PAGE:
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1 in 4 students have considered self-harming

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On Tuesday of this week we celebrated the 25th World Mental Health Day.

First held in 1992, 10th October is a day dedicated to raising awareness of the importance of mental health and fighting the stigma surrounding it.

It seems this awareness is more essential than ever following a survey on university students which found that one in four students have considered self-harming.

The survey of over 17,000 students was conducted by Dig-In, in collaboration with The Insight Network.

Dr Stephen Pereira, from The Insight Network said "These stark findings should serve as a call to action for the UK to invest more in mental health care provision, and for universities and schools to ensure ease of access to critical services.

"Students can also hopefully draw comfort from the fact that they are not alone. Mental health issues can affect anyone, at any point in their life, and it’s only through continues awareness and education that progress in care provision can be made".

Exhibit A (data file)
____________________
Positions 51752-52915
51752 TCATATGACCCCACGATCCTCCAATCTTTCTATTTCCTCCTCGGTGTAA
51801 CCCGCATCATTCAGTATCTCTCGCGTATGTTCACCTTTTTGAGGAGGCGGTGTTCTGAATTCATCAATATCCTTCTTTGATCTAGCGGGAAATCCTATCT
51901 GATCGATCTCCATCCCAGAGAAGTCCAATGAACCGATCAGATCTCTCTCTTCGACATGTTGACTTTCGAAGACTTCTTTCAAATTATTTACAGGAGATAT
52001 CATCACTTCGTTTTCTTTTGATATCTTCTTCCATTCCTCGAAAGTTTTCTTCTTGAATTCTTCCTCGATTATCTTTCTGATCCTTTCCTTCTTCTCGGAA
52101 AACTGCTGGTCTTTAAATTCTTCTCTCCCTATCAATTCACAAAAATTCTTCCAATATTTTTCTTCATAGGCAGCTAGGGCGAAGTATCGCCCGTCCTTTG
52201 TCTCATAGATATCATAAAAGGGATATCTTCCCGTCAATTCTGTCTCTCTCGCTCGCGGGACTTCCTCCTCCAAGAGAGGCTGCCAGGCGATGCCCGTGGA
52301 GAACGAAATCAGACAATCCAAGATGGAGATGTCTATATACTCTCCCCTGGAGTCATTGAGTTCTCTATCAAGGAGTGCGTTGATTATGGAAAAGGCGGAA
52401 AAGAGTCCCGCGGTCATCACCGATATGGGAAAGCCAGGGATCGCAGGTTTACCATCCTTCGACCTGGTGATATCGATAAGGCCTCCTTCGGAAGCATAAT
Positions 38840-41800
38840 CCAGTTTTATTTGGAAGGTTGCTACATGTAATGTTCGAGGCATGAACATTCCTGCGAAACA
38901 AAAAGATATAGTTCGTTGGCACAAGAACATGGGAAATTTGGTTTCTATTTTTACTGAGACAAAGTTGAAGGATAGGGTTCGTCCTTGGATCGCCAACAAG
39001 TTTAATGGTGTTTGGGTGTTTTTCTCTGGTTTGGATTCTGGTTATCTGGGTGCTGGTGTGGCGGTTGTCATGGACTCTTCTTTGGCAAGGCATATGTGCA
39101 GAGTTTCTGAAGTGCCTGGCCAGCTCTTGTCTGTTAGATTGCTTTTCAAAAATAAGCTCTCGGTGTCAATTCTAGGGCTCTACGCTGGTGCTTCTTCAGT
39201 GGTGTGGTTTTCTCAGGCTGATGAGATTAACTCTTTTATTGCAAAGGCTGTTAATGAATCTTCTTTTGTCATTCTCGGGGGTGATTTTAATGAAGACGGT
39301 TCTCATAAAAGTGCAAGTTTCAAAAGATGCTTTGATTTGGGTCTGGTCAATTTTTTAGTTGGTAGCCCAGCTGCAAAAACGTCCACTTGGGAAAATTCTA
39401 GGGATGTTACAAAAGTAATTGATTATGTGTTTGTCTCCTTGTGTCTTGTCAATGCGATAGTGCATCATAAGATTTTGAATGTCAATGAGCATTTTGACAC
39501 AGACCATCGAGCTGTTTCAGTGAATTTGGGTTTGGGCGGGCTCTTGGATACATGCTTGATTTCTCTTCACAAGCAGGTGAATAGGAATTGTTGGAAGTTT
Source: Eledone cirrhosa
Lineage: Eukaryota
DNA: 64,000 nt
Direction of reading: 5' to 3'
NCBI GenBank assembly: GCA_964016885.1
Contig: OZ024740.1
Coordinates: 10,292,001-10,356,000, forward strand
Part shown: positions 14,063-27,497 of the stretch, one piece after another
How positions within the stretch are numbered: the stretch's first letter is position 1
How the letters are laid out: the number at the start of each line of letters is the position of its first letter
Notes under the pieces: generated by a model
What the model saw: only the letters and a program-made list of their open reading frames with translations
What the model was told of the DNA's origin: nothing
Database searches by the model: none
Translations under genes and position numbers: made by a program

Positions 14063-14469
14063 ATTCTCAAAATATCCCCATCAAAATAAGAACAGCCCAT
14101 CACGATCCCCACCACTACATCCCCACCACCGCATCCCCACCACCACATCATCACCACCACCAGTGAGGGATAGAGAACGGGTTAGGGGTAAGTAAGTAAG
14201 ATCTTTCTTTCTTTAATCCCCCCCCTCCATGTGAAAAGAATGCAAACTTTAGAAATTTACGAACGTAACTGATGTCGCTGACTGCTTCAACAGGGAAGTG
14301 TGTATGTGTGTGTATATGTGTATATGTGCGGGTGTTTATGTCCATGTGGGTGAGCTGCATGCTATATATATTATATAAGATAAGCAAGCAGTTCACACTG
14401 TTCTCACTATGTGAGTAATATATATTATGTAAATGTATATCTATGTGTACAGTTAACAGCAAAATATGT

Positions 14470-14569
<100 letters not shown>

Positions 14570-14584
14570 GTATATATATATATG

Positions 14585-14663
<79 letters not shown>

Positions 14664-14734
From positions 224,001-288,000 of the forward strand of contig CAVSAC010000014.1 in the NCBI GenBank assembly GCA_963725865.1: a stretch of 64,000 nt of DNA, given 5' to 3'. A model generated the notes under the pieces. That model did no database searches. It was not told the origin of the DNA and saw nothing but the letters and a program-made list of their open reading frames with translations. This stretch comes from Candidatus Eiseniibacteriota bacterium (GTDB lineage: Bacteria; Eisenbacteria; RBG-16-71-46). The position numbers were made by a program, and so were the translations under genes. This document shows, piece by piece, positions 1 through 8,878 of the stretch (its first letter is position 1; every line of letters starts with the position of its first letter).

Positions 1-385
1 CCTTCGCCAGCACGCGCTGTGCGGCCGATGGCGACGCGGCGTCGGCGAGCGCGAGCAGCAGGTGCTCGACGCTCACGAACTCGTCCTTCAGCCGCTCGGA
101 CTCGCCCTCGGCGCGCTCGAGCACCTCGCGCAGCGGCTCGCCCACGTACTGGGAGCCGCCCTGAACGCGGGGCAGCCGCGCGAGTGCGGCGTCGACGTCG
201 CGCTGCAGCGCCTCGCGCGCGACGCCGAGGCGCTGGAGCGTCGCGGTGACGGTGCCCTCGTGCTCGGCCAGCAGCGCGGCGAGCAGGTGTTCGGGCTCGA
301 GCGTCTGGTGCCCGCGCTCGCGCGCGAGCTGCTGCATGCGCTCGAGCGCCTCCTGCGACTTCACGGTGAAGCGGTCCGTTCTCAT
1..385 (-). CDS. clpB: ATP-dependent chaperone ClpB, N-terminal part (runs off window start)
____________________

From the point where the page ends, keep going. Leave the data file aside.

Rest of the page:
The survey found that 69% of students have suffered with anxiety or worry and 60% know of friends or family members who have suffered from mental health issues in the past 12 months.

Despite the increasing number of students who are struggling with their mental health issues, only 38% of those surveyed were aware of the mental health services their university had on offer.

The statistics showed that 69% of students admitted to concealing symptoms from family, friends and colleagues.

A study in 2016 found that students accepting counselling has almost doubled in the last five years, and demand for adequate university student support has grown.

With this come questions surrounding the quality of some universities’ student counselling services. Glasgow University has previously come under scrutiny after a student with a history of mental health issues was told that there was a possibility that she was not ‘ill enough’ to receive help from the university’s counselling service.

It is estimated that Glasgow University’s average waiting time between an assessment meeting until an actual counselling session is 85 days. This is despite the university almost doubling their budget on mental health and counselling.

For any students struggling with their mental health, there are services available to them. Charity Student Minds provide a list of services as well as contact details of the support available at each university and in each town.

 




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